As jets screamed over Naval Air Station Oceana behind his used-car lot in Virginia Beach, Richard DeBerry Jr. said he knows a member of Navy SEAL Team Six, the elite, secretive unit that killed Osama bin Laden.
That friendship still won’t get him any details of the nighttime raid on the Pakistan compound of the terrorist who eluded capture for a decade.
“We’re not even going to try to pick his brain about it -- he’s not going to say a thing,” DeBerry, 33, said in an office lined with baseball caps from Navy servicemen who bought cars. “You get drunk with them and they won’t tell you a thing about what happened on their missions. They don’t even tell their wives.”
The SEAL team emerged as local heroes, if discreet ones, in Tidewater Virginia, where a complex of military bases sprawls from the shipyards in Norfolk to the Dam Neck compound where part of the unit is based.
The SEALs trace their roots to World War II, when they surveyed beaches and cleared obstacles for Allied amphibious landings. Today, SEALs -- the name stands for Sea, Air and Land -- perform commando assaults, unconventional warfare, reconnaissance and intelligence-gathering.
Professionalism in Uniform
Such special operations forces have played a key role since the beginning of the conflict against al-Qaeda in Afghanistan in 2001, when they worked with the Northern Alliance against the Taliban.
“You’ve got a process of evolution since Vietnam that has not only created a more professional military but a far more professional group of intelligence operatives and special forces,” said Anthony Cordesman, a national-security analyst with the Center for Strategic and International Studies in Washington.
The SEAL strike team flew May 1 in helicopters to bin Laden’s Abbottabad compound under the cover of darkness, and during a 40-minute raid worked its way through the structure, confronting and killing him on a top floor, according to White House counterterrorism adviser John Brennan and other administration, defense and intelligence officials. President Barack Obama and national security officials listened to an audio feed and heard the code words that let them know bin Laden was dead.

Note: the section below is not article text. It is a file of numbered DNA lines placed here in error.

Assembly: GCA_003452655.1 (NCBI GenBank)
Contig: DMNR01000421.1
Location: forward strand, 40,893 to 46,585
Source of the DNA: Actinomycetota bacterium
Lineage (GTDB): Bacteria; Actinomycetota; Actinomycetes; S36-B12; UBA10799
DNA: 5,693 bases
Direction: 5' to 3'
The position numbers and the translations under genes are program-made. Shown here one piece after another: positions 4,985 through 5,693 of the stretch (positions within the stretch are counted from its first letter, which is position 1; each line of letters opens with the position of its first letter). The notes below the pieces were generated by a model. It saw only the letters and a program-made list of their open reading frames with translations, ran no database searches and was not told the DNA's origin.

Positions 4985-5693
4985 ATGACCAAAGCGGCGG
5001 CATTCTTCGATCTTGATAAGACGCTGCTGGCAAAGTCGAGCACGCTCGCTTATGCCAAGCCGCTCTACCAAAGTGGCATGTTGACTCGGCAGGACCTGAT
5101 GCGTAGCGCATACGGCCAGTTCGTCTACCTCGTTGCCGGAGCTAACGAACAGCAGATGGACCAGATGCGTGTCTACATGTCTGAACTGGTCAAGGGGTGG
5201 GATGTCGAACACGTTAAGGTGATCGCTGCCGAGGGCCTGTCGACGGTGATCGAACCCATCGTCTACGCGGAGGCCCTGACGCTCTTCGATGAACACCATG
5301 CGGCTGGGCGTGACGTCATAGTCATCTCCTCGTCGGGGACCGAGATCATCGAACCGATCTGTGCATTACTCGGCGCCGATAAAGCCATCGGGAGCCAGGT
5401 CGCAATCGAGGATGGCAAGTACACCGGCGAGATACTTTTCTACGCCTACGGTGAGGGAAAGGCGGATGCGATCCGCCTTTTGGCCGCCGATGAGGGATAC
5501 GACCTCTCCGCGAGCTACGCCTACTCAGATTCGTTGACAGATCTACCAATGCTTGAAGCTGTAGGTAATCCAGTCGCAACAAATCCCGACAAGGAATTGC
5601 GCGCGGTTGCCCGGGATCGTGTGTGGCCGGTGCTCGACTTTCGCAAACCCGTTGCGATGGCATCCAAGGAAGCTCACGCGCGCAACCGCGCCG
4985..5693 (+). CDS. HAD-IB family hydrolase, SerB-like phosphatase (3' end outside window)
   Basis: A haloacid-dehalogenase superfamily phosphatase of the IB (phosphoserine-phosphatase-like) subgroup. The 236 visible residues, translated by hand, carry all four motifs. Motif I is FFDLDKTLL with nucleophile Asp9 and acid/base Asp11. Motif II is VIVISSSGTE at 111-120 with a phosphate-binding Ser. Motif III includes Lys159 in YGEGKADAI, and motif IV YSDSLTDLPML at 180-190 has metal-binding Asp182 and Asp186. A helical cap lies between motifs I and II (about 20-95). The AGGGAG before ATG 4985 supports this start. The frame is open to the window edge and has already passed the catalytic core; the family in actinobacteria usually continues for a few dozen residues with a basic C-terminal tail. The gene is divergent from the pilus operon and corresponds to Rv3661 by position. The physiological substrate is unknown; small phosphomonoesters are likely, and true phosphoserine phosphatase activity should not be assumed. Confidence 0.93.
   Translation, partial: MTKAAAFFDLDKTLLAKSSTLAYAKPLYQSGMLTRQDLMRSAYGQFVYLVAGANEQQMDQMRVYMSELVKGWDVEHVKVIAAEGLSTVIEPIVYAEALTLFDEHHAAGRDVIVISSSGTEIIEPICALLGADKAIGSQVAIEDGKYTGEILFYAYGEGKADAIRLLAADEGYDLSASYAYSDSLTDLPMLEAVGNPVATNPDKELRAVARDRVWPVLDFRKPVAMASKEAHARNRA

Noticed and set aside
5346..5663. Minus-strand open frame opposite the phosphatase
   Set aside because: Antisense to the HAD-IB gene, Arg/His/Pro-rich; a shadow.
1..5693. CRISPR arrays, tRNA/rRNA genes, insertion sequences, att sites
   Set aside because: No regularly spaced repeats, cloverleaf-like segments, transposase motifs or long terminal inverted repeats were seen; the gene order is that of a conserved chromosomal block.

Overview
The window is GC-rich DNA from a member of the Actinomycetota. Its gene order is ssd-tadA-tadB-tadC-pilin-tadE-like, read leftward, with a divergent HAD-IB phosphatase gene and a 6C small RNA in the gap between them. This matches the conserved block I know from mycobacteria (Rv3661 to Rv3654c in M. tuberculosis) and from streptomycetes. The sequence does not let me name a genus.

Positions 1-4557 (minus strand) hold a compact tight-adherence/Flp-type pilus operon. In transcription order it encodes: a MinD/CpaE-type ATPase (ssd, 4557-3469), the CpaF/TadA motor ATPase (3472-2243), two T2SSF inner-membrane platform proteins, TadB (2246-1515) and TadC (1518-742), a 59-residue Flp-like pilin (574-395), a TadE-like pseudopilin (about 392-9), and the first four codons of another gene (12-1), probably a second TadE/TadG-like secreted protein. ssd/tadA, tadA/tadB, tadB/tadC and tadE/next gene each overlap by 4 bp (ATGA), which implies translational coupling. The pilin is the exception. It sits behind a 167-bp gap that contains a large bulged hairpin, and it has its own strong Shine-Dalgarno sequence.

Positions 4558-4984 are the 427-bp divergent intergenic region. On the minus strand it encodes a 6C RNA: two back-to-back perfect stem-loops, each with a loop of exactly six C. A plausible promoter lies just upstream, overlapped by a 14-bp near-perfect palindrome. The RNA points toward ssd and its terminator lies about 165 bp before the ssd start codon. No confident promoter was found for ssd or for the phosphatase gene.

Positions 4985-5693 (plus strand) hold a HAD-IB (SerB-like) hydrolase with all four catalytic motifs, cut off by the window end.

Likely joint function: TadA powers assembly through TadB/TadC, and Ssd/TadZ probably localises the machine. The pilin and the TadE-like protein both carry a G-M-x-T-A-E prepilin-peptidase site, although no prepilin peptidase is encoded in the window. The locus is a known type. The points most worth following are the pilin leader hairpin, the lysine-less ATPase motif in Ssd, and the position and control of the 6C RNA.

SEALs and Delta
In Virginia Beach, the base of bin Laden’s killers in a heavily guarded compound isn’t marked by name. Its Army counterpart is Delta Force, headquartered at Fort Bragg, North Carolina. The teams are part of the Joint Special Operations Command, which also oversees the Army’s 160th Special Operations Aviation Regiment with helicopters to get the commandos to work and the 75th Ranger Regiment with infantry shock troops to back up the commandos with more firepower.
Around Virginia Beach, a city of about 433,000 dominated by strip malls and suburban sprawl around the military bases, there were no signs of public tribute to the SEALs who killed America’s most-wanted man.
Service members were loath to discuss it. One told a reporter that the mention of a bar as a gathering spot for SEALs might get it blacklisted by the military, lest it tip off enemies wishing to retaliate.
Around the town dominated by military, their families, and businesses that cater to them, residents said in interviews that their joy at the death of bin Laden was tinged with anxiety as troops are still waging two wars launched in the wake of the attacks on Sept. 11, 2001.
Joy and Melancholy
Standing on the lawn outside her mobile home, Marilyn Hargiss, 60, recounted her mixed emotions at the news of the terrorist’s death. She said her son-in-law is overseas with the Navy, which has kept him from his three daughters and year-and- a-half-old son for more than three months.
“I’m proud of our military,” she said. “They wouldn’t let up and they kept looking until they found him.”
Diamond Desmond, 33, served eight years in the Navy -- “the best of the armed services in my opinion” -- leaving in 2007 after eight years. She said that while serving on a carrier she helped ferry troops to Iraq and saw the devastation firsthand during 18 months when she was posted to the Navy’s medical center in Bethesda, Maryland.
Desmond, while working at a lingerie store near the Oceana base, said another terrorist would likely take bin Laden’s place, and that his death provides slim solace to those who lost loved ones in war.
“I’m excited that they caught him,” she said. “There’s still going to be a long list. It’s going to be never-ending. Someone’s going to step up.”
DeBerry, the car dealer, said he has more than half a dozen relatives and friends in uniform.
“It’s an uncomfortable feeling,” he said. “What’s going to happen next?”
“We don’t feel this is the end,” he said. “Not at all, the fire’s just getting started now.”
Hargiss said her pleasure at bin Laden’s demise was tempered by the continuing struggle.
“Once the dust settles and we get past all the celebrating, they’ll start wondering, what now? What’s next?” she said. “I’d like to bring those kids home.”
To contact the editor responsible for this story: Mark Tannenbaum at firstname.lastname@example.org